Colnaghi Foundation Journal 02 - Page 78



78
A LO NSO CA NO / A new Dead Christ on the Cross
The Cross has a curved crossbeam and is situated on a
small mound with a skull at its foot. The background
includes a landscape with a very low horizon, in which
buildings can be glimpsed, although these are in ochre,
almost reddish, tones, very far from those used by
Velázquez in his smaller first version.
c) Dead Christ on the Cross (fig. 12) (Madrid, Museo Nacional
del Prado): loosely dated by the museum to the period
1635-1665, the painting entered the collection in 1998
in lieu of tax from José Palacio Carvajal.54 It represents
the dead Christ, although the wound in his side is
hardly visible. The composition has three nails with the
right foot placed over the left. The head is only just on
the crossbeam, vertically inclined and resplendent with
more visible rays than in the Real Academia painting,
although the fingers are similarly positioned. The
close-fitting loincloth exposes the cord at the right and
falls on both sides, disappearing into the surrounding
gloom. The Cross is smooth and the lettering of the
titulus is similar to the version in the Real Academia. This
painting also has a landscape background, lighter than
the previous one although still in brownish tones. The
presence of two trees, the fine trunks of which cross, is
noteworthy, similar to the manner of Annibale Carracci
with little leaves of great transparency.
d) Dead Christ on the Cross (see fig. 1) (Private Collection):
Recently discovered in a Private Collection in Madrid,
this work is published here for the first time.
The composition includes four nails, the feet in parallel,
and a vertical body in which the right leg is slightly
turned inwards. The head is inclined slightly to the
viewer’s left, beneath the crossbeam and resplendent,
similar to the Christ by Velázquez formerly in San
Plácido. The folded thumbs rest on the second finger
of each hand, as in the other works by Cano. The end
of the loincloth is more visible on the left side, where
the cord is exposed. The Cross is smooth and extends
further beneath the ledge than in the Real Academia
work. The titulus, with the acronym INRI, is less oblong
than the others. Again there is a landscape background,
perhaps closer in its chromatic bands and tonality to
the small Christ by Velázquez, with mountain peaks
descending from right to left; on the right there are small
golden trees similar to those in the Prado canvas.
Fig. 12 / Alonso Cano,
Dead Christ on the Cross,
oil on canvas, 130 x 90 cm,
Madrid, Museo Nacional
del Prado.
e) Dead Christ on the Cross (121 x 88 cm.; 1 ½ x 1 vara;
Granada, Academia de Bellas Artes). This work was
dated by Wethey to 1652, that is to say at the beginning
A LON SO CA N O / A new Dead Christ on the Cross
of Cano’s period in Granada following his departure
from court.55 The composition displays three nails
with the right foot placed over the left. The head,
resplendent, is inclined slightly to the left and barely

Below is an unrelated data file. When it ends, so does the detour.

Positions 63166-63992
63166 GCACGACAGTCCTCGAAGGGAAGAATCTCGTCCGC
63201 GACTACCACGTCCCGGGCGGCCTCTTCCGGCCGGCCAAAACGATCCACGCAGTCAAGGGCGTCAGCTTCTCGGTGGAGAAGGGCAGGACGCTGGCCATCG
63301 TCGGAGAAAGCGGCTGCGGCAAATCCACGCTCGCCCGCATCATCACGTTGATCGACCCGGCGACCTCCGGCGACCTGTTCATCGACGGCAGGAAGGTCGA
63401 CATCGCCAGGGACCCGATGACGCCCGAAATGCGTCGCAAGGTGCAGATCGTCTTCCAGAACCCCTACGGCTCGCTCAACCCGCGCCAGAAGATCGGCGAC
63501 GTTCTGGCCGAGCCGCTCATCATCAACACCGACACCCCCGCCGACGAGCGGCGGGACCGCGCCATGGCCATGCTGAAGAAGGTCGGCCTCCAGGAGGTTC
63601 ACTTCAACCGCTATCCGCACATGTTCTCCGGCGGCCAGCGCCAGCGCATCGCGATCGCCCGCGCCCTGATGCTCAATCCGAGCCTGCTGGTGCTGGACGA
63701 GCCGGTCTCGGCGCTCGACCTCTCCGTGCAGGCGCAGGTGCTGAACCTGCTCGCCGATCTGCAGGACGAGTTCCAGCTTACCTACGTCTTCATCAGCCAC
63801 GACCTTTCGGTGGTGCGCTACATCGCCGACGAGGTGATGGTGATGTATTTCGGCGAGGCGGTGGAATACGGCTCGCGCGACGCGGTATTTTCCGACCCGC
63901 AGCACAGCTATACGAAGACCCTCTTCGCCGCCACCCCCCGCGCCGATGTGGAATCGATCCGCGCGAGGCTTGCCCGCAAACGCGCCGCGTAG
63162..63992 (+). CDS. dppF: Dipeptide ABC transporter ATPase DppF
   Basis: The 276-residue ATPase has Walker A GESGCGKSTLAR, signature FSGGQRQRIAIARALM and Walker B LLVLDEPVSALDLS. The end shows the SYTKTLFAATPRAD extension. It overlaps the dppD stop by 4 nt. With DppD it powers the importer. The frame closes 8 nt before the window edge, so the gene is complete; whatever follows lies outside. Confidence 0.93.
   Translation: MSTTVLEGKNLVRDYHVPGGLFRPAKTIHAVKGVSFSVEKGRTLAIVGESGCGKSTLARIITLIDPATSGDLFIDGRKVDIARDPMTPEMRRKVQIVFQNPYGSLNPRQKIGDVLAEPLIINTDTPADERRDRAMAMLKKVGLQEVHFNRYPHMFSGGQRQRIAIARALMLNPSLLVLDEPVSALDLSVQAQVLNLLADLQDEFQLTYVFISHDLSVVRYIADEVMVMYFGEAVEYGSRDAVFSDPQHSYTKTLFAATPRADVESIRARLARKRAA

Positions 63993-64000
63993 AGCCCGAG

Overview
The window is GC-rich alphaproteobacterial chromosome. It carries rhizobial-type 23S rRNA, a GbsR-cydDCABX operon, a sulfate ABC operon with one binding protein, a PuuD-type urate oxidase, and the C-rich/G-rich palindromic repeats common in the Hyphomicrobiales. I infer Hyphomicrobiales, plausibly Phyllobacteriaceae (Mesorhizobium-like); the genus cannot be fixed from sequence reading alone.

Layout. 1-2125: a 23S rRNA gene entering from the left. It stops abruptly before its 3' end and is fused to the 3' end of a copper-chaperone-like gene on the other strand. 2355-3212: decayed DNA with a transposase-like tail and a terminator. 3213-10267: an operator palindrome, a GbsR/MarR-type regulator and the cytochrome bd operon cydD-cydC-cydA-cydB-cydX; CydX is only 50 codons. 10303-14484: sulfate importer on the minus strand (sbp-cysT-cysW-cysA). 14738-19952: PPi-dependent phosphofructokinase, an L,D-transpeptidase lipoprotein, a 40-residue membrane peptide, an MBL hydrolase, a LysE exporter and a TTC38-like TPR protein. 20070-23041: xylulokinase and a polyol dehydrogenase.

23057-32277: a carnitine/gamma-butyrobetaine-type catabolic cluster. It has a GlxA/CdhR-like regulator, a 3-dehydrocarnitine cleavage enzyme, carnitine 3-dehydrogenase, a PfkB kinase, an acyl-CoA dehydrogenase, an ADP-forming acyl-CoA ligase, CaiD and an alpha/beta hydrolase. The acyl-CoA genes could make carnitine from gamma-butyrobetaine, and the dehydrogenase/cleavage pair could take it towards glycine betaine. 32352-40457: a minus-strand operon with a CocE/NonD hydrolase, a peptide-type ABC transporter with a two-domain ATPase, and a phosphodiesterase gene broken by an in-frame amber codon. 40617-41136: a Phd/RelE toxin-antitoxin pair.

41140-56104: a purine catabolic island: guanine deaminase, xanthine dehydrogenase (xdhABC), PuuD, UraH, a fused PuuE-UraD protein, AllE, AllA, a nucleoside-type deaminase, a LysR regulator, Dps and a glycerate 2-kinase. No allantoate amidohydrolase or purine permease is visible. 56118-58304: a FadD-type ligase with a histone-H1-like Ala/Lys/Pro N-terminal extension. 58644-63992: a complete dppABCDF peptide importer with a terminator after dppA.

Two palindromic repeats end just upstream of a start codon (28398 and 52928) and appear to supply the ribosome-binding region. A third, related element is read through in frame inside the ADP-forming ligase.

rises above the crossbeam. The loincloth covers very
little and the ends hang down on both sides. The Cross
is smooth with the titulus bearing the acronym. The
landscape presents little trees with crossed trunks,
resembling the Prado canvas.
Other Crucifixions attributed to Cano that are not by
his hand, in my opinion, include the Living Christ from
the Augustine convent of Corpus Christi in Granada
(185 x 122 cm; 2¼ x 1½ varas). Dated to 1653-1657,
it is probably mentioned by name three times in the
convent’s accounts and must have been retouched at
an early date. 56
Finally, two sculpted crucifixes by Cano are also
relevant to this discussion. The 1692 inventory of the
daughter-in-law of the influential Castilian councillor
José González, whose portrait Cano painted ca. 1640,
mentions a small carved crucifix with an ebony cross,
silver ends, a titulus and small stepped ledge made of
black pear wood. It is the only documented sculpture
from Cano’s first period at court.57
The so-called Cristo de Lécaroz (fig. 13) is of great
importance. This is now in the Capuchin convent of
San Antonio in Pamplona. Made of wood, it measures
185 x 155 cm (2 ¼ x c. 2 varas) although Wethey gave
its height as 212 cm.58 The work was originally placed
in the chapel on the epistle side of the Benedictine
monastic church of Montserrat in Madrid. It seems
that Cano had started it before leaving for Granada
in 1652, finishing it in early 1658.59 The sculpture had
entered the Real Academia de San Fernando by 1813,
was removed in 1824 on account of the ecclesiastical
confiscations, and then returned in 1837. In 1891,
having been mistaken for another work of little value, it
was sent to the missionary college in Lecároz.60 In 2002
it was moved to its present home. It features three nails
with the right foot resting on top – like all the other
examples by Cano with this number of nails – and
a loincloth similar to the version in the Academia in
Granada. Hanging beneath the crossbeam, the head
is inclined as in the work newly presented here, even if
the face is somewhat more visible.
It is not easy to date the above-mentioned works by
Alonso Cano, excepting the sculpture from Lecároz.
79

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